Photos and images should be cropped, re-sized to 1000 pixels wide, and submitted in JPEG format.

Photos and images should include information identifying the people in them, location, event and approximate date taken (month and year, or at least the year).

Photos and images should be sent as an *Attachment* to your Contact Form message. When submitting multiple text files, photos/images copy them to a File Folder on your computer, then ZIP (compress) the File Folder and send the ZIP File Folder containing the text files and photos/images as an *Attachment*.

All photos/images must be your own. If they are not your own photos/images you’ll need to submit documentation the owner and/or copyright holder of the photos/images has granted you written permission and license to use them.

Phase Two

This phase of *A Day in the Life* project will focus on — *Saigon Arrival*. This phase will last for about 2 months during which we invite you to submit your stories about why and how you came to Saigon.

  • How did you arrive in Saigon – plane or boat?
  • What were your first impressions when Saigon first came into view?
  • What was your and your family’s reaction upon disembarking in Saigon?
  • Who greeted you upon arrival in Saigon?
  • What was your trip to your first living quarters in Saigon like?
  • What sights, sounds, smells, people did you experience while traveling to your temporary quarters?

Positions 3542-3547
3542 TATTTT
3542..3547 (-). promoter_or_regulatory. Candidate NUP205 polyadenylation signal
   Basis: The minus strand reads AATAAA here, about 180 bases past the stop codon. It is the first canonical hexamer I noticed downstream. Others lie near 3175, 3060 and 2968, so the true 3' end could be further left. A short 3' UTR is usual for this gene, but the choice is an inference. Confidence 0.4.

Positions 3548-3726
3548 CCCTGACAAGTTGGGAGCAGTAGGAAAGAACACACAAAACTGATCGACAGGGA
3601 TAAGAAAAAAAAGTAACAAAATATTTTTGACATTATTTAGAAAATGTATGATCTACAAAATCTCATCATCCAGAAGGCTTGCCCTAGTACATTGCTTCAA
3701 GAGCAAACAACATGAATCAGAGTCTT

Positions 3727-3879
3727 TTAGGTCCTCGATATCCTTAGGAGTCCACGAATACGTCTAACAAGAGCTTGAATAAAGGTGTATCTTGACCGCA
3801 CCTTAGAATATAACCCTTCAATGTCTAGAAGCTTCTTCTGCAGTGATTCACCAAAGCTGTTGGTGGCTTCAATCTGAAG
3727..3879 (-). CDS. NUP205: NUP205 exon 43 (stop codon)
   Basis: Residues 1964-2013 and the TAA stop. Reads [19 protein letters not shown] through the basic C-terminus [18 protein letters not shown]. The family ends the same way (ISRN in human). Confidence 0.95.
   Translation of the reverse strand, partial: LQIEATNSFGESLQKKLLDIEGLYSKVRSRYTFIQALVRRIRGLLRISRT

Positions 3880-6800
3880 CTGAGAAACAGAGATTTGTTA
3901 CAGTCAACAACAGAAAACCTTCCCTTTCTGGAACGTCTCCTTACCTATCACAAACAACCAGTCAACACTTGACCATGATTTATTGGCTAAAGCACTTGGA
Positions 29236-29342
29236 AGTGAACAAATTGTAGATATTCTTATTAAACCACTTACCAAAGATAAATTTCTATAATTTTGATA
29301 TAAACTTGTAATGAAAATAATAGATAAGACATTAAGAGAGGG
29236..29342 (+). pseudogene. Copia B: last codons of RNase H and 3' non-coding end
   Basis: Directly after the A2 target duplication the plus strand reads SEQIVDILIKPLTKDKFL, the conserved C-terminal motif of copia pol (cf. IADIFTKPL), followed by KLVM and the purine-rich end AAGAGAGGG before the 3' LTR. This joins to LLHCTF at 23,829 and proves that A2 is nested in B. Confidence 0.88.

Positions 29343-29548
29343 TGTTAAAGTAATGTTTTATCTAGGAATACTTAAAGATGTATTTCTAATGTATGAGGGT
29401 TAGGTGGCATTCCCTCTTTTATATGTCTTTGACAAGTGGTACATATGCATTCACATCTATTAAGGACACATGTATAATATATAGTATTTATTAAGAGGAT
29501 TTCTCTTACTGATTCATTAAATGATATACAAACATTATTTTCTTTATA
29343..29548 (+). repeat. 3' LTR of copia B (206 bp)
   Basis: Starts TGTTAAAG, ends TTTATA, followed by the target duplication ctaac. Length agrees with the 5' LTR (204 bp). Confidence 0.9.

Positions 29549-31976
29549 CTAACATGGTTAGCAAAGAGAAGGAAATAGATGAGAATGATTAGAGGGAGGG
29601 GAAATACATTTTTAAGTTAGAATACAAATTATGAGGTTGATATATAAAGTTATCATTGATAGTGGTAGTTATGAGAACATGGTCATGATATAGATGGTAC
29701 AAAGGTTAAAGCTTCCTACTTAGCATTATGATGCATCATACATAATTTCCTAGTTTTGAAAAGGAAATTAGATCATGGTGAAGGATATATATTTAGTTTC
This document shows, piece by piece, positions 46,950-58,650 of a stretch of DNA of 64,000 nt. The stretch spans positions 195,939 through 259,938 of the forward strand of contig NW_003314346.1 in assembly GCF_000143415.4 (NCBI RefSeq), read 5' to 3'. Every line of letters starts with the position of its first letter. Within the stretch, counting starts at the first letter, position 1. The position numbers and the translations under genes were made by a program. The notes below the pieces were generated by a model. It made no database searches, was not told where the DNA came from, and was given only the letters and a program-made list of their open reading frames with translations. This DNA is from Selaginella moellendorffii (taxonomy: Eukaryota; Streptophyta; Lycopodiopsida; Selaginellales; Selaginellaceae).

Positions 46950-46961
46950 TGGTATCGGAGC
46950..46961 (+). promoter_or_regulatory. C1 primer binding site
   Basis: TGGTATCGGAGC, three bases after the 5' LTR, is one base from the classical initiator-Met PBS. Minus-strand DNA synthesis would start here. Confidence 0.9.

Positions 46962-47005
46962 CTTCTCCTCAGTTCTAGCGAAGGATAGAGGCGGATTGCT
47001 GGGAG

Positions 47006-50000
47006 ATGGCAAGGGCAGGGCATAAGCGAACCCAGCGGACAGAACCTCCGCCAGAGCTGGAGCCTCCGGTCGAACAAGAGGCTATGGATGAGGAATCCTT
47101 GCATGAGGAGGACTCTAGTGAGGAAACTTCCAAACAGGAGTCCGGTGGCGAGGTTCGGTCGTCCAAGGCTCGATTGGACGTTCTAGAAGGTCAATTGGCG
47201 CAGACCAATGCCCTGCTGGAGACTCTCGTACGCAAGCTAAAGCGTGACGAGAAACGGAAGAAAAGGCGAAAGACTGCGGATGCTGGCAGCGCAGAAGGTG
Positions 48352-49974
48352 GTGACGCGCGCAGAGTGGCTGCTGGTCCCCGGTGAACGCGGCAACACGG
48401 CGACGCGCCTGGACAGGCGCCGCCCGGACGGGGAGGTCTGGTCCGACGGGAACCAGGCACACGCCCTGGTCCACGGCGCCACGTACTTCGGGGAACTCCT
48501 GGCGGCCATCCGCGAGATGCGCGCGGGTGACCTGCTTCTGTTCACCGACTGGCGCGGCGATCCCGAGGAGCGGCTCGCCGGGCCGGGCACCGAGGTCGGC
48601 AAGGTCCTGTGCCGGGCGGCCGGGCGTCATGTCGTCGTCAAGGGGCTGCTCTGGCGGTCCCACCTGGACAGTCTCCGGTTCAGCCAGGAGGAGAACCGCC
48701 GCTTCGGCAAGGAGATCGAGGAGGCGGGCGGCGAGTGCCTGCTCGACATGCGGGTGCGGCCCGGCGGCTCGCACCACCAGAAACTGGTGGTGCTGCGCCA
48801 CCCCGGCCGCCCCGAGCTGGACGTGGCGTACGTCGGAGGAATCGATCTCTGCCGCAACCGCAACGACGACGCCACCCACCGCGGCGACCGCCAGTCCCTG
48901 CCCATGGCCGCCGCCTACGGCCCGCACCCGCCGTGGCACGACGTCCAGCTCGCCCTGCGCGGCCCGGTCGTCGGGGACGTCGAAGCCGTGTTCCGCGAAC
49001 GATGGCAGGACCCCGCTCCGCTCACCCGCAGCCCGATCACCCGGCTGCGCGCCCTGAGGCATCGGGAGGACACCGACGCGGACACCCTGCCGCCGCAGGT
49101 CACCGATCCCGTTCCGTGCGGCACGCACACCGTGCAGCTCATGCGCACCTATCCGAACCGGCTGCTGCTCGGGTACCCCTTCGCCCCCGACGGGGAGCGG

• Where did you stay in Saigon until your permanent housing was arranged?
  • What where your first impressions and reaction to your temporary quarters?
  • Who introduced you to the other kids in Saigon?
  • What was your first day in Saigon like?
  • What do you remember most about your first day in Saigon?

Submit your *Before Saigon* stories and photographs by using the
*Contact Form*.

CLICK HERE To Go To CONTACT FORM

Phase One

The first phase of *A Day in the Life* project will focus on — *Before Saigon*. This phase will last for about 2 months during which we invite you to submit your stories about why and how you came to Saigon.

  • What Brought you to Saigon?
  • Where were you when you learned you were going to Saigon?
  • How did you learn you were going to Saigon?
  • What was your initial reaction when you learned you were going to Saigon?
  • What was the reaction of your family members when they learned you were going to Saigon?
  • What was the reaction of your friends when you told them you were going to Saigon?
  • What was the reaction of your teachers and other community members when you told them you were going to Saigon?
  • What was preparing for your trip to Saigon like?
  • What was your trip to Saigon like?
  • What places did you visit en-route to Saigon?
  • What do you remember most about preparing for and traveling to Saigon?
  • How did you feel about moving to Saigon?
  • What feelings did you experience leaving your friends, class mates, family and community members to go to Saigon?

Submit your *Before Saigon* stories and photographs by using the
*Contact Form*.